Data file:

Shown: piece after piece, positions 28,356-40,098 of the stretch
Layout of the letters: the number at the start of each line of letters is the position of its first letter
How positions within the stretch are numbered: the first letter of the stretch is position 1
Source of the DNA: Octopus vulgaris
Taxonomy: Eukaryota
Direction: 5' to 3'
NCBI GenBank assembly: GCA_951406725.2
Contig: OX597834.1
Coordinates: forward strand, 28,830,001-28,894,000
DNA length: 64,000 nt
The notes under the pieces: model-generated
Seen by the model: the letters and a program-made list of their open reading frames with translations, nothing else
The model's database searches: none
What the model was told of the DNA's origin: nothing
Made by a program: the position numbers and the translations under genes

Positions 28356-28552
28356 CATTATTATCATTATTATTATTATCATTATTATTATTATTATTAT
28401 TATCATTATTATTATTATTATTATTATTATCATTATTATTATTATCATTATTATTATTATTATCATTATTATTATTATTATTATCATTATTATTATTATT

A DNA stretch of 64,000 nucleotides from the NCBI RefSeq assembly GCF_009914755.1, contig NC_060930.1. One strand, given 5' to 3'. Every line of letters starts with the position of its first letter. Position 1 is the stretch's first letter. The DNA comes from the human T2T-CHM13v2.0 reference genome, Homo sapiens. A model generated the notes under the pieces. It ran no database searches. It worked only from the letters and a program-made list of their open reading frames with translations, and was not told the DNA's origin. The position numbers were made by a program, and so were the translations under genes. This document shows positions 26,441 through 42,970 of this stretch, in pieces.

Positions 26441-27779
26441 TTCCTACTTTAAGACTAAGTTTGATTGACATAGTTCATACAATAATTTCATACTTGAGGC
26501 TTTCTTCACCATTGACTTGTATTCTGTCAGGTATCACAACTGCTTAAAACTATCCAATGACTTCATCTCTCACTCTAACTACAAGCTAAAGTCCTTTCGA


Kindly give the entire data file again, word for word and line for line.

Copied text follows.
Shown: piece after piece, positions 28,356-40,098 of the stretch
Layout of the letters: the number at the start of each line of letters is the position of its first letter
How positions within the stretch are numbered: the first letter of the stretch is position 1
Source of the DNA: Octopus vulgaris
Taxonomy: Eukaryota
Direction: 5' to 3'
NCBI GenBank assembly: GCA_951406725.2
Contig: OX597834.1
Coordinates: forward strand, 28,830,001-28,894,000
DNA length: 64,000 nt
The notes under the pieces: model-generated
Seen by the model: the letters and a program-made list of their open reading frames with translations, nothing else
The model's database searches: none
What the model was told of the DNA's origin: nothing
Made by a program: the position numbers and the translations under genes

Positions 28356-28552
28356 CATTATTATCATTATTATTATTATCATTATTATTATTATTATTAT
28401 TATCATTATTATTATTATTATTATTATTATCATTATTATTATTATCATTATTATTATTATTATCATTATTATTATTATTATTATCATTATTATTATTATT

A DNA stretch of 64,000 nucleotides from the NCBI RefSeq assembly GCF_009914755.1, contig NC_060930.1. One strand, given 5' to 3'. Every line of letters starts with the position of its first letter. Position 1 is the stretch's first letter. The DNA comes from the human T2T-CHM13v2.0 reference genome, Homo sapiens. A model generated the notes under the pieces. It ran no database searches. It worked only from the letters and a program-made list of their open reading frames with translations, and was not told the DNA's origin. The position numbers were made by a program, and so were the translations under genes. This document shows positions 26,441 through 42,970 of this stretch, in pieces.

Positions 26441-27779
26441 TTCCTACTTTAAGACTAAGTTTGATTGACATAGTTCATACAATAATTTCATACTTGAGGC
26501 TTTCTTCACCATTGACTTGTATTCTGTCAGGTATCACAACTGCTTAAAACTATCCAATGACTTCATCTCTCACTCTAACTACAAGCTAAAGTCCTTTCGA